Ten years ago, Cynthia Eller offered a useful and long-overdue demolition of a mistaken idea that gained widespread currency in women’s studies and in some sectors of popular culture. In The Myth of Matriarchal Prehistory: Why An Invented Past Will Not Give Women a Future (Beacon Press 2001), Eller, who is an associate professor of women’s studies and religious studies at Montclair State University, reviewed the archaeological evidence in favor of the idea that human society had, in a remote epoch, gone through a period when women ruled and showed that this proposition was a tissue of wishful thinking, wild surmise, and aggressive misreading of the available facts.This is a nasty, destructive, phenomena in our society, that pits men against women in ways most don't understand. It is the position of TMR that the only "Goddesses" in American society are librarians (I would include nurses but they've already embraced this bogus philosophy, and it's already gone to their heads - they're the reason so many hospitals have gone woo - so forget that). The rest of you are tripping - hard - and you need to cut it out:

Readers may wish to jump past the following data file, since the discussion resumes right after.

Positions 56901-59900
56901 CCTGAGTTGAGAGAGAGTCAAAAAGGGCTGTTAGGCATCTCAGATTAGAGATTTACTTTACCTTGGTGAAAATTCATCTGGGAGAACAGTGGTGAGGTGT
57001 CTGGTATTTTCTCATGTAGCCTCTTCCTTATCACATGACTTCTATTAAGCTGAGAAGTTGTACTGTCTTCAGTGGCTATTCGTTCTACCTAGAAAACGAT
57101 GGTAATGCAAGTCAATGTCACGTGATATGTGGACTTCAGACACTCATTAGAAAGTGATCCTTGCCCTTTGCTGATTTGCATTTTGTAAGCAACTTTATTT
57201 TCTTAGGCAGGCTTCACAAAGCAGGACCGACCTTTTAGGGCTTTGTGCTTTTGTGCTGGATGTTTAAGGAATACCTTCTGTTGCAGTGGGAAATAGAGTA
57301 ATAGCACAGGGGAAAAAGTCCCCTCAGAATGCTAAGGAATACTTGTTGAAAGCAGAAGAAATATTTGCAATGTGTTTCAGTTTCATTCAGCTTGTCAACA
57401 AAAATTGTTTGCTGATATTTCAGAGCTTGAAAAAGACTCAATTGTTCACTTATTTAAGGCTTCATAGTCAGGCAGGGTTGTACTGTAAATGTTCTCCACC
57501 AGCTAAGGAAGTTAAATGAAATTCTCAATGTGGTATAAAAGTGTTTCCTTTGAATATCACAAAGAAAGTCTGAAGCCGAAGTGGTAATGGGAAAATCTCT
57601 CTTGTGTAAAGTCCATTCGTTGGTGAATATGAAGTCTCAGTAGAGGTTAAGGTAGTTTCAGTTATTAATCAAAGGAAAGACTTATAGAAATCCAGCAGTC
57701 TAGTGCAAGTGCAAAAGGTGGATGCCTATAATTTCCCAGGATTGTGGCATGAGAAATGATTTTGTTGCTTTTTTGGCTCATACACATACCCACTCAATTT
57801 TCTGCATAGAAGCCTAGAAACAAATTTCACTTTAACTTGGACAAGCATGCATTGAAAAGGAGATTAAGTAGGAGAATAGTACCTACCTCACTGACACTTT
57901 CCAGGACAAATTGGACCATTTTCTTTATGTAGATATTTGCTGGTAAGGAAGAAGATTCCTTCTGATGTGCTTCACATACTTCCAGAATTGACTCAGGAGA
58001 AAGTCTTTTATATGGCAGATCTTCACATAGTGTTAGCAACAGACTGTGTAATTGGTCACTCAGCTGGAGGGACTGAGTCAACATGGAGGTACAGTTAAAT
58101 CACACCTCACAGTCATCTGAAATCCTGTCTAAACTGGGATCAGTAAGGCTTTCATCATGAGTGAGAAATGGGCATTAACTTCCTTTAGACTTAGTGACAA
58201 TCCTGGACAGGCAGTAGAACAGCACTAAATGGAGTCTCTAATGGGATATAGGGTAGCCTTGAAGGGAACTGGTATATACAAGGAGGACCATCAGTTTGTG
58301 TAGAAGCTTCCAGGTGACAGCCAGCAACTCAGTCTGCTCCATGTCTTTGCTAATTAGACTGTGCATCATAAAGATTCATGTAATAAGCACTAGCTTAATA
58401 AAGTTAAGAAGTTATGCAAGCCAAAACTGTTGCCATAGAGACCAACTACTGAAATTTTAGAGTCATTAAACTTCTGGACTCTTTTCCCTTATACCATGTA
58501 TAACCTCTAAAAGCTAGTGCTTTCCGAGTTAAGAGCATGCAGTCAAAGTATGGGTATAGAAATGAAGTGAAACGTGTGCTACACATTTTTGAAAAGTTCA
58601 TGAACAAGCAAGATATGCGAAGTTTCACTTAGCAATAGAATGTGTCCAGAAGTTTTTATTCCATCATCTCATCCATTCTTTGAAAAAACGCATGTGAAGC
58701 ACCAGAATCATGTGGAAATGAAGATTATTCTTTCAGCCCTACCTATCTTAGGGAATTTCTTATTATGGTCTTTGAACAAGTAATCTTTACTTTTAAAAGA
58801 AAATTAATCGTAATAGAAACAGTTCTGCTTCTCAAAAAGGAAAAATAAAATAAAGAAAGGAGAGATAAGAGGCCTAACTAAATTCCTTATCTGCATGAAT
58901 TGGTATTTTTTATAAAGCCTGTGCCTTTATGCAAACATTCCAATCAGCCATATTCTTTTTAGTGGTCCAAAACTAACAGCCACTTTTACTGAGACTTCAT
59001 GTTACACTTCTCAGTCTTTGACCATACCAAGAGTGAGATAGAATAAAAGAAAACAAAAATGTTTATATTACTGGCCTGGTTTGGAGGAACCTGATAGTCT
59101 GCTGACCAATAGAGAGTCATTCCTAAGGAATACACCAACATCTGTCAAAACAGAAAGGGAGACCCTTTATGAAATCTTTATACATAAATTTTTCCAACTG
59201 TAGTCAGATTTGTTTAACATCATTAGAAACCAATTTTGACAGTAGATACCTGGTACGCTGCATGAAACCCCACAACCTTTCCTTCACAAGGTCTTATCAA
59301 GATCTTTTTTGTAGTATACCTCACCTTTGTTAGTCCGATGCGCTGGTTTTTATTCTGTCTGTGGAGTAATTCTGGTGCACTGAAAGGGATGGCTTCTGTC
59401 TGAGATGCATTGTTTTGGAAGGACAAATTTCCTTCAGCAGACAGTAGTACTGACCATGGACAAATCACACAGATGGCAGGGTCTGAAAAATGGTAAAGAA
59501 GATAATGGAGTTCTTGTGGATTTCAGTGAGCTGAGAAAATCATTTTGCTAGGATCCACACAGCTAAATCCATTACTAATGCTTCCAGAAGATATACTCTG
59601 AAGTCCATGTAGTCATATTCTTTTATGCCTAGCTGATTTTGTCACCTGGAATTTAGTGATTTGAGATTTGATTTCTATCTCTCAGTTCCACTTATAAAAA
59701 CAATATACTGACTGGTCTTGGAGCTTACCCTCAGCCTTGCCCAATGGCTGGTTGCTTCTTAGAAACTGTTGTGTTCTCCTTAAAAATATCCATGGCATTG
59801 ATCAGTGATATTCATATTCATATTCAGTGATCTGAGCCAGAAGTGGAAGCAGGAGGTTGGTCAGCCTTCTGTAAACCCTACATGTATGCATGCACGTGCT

The fantasy, of course, remains in circulation, often in association with the idea that once upon a time people were generally united in worship of “the Goddess,” in her various guises. The Goddess, according to this story, was eventually suppressed by patriarchal society. Suppressed but not forgotten, she lives on—notably in the syllabi of numerous women’s studies courses and feminist-inflected courses in other parts of the curriculum.
You're nothing but a bunch of troublemakers now.